Rain and wind will hit NC from tropical system
RALEIGH, N.C. (WNCN) — An area of low pressure off the coast of Georgia is expected to strengthen over the next 24 hours and will bring wet and windy conditions to central North Carolina Tuesday. It could also become our 9th named storm of the Atlantic Hurricane Season, Irma.
This storm is forecast to quickly pick up speed and move past the South and North Carolina coasts into Tuesday before moving out to sea Tuesday evening. The main impact along the coast would be limited chances for wind damage from 40 to 50 mph wind gusts. Rain is forecast to be on average from 2 to 5 inches along the coast.
For central North Carolina rainfall amounts are expected to be on average, between 1 to 2″ but, higher amounts could fall along the I-95 corridor. Winds will also be breezy at times, gusting up to 20-40 mph. The stronger wind gust will be more to the east, lighter winds to the west.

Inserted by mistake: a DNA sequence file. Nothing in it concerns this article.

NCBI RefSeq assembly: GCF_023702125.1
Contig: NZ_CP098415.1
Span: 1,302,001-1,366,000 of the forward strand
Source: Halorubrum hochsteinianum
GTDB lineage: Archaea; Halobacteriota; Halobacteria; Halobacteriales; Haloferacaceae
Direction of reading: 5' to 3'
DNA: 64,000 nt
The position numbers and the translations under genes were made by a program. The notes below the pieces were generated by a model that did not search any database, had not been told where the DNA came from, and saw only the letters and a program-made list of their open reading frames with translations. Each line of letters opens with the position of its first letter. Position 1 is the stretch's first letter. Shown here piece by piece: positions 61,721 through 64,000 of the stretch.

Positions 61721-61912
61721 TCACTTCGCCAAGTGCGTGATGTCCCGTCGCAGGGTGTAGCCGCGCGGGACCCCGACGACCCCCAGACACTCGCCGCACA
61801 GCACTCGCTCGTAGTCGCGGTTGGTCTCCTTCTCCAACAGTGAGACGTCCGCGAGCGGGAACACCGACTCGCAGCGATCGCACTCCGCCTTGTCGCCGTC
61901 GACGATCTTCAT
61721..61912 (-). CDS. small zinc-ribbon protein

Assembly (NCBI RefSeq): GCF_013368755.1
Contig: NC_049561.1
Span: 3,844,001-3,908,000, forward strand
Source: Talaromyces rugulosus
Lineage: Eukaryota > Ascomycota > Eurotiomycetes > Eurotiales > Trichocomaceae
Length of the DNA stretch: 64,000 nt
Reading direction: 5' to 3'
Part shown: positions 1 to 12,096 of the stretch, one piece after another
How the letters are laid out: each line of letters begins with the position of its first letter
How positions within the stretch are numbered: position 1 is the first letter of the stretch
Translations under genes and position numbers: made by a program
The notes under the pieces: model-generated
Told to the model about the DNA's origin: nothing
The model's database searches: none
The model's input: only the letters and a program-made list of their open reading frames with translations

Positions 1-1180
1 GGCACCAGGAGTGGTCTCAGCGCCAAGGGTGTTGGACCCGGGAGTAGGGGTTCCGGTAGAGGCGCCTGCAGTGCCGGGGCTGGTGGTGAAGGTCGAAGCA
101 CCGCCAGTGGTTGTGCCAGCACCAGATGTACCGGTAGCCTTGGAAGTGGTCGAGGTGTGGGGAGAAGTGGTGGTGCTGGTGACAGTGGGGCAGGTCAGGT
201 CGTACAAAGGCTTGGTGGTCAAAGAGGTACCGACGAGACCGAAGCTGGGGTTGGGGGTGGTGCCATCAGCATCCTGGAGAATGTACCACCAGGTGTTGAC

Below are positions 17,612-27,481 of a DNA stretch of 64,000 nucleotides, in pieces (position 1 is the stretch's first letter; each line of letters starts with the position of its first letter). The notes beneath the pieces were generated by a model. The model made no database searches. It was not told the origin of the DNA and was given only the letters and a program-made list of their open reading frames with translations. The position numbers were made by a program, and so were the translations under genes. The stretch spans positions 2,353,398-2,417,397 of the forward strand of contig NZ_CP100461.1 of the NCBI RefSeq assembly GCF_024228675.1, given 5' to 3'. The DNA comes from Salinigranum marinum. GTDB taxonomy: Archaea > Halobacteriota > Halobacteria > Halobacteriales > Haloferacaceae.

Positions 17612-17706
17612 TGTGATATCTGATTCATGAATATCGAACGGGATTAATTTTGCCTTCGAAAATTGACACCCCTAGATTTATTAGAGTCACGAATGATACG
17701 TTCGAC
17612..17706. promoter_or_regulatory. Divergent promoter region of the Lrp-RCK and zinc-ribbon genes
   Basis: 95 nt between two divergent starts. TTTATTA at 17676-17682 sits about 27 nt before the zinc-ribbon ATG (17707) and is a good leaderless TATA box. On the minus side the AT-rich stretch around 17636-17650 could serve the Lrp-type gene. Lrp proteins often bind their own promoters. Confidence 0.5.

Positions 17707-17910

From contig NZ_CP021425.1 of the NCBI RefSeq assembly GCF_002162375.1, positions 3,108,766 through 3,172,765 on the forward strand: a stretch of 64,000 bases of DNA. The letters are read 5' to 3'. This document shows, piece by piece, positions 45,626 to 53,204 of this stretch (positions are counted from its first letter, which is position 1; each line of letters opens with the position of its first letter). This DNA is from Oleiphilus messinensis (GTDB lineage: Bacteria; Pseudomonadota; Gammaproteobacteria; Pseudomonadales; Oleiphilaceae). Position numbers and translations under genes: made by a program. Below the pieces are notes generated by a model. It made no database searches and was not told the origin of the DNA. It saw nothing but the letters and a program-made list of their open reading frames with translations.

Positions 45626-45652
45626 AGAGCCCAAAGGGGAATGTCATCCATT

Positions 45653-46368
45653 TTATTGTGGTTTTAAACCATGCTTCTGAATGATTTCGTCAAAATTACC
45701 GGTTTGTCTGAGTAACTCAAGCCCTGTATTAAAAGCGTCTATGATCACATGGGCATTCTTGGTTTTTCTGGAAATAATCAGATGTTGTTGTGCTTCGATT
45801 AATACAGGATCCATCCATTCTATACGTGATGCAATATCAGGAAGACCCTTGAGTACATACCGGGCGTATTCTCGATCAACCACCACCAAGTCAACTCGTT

The low will pull away late Tuesday, so Wednesday is looking drier even though an isolated shower or storm can not be ruled out.
Tonight will be cloudy with scattered showers likely. The overnight low will be 67. Winds will be northeast 10 to 15 mph. The rain risk will be 60 percent.
Wednesday will be partly sunny with a very small chance for a shower or storm. The high will be 84, after a morning low of 64. The rain risk will be 10 percent.
Thursday will be partly sunny with a slight risk of a PM storm. The high will be 85, after a morning low of 68. The rain risk will be 20 percent.
Friday will be partly sunny and mainly dry. The high will be 81, after a morning low of 69. The rain risk will be 10 percent.
Saturday will be partly sunny with a slight risk of a PM storm. The high will be 80, after a morning low of 65. The rain risk will be 10 percent.
Next Sunday will have more clouds than sun with a couple storms possible. The high will be 86, after a morning low of 68. The rain risk will be 30 percent.
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This forecast was prepared by the WNCN weather team and is based on the latest information available and years of weather forecasting in North Carolina. It was not produced by a computer like many forecasts you find on the web, social media and smarts phone apps.
...[READ MORE] Source: WNCN Durham County News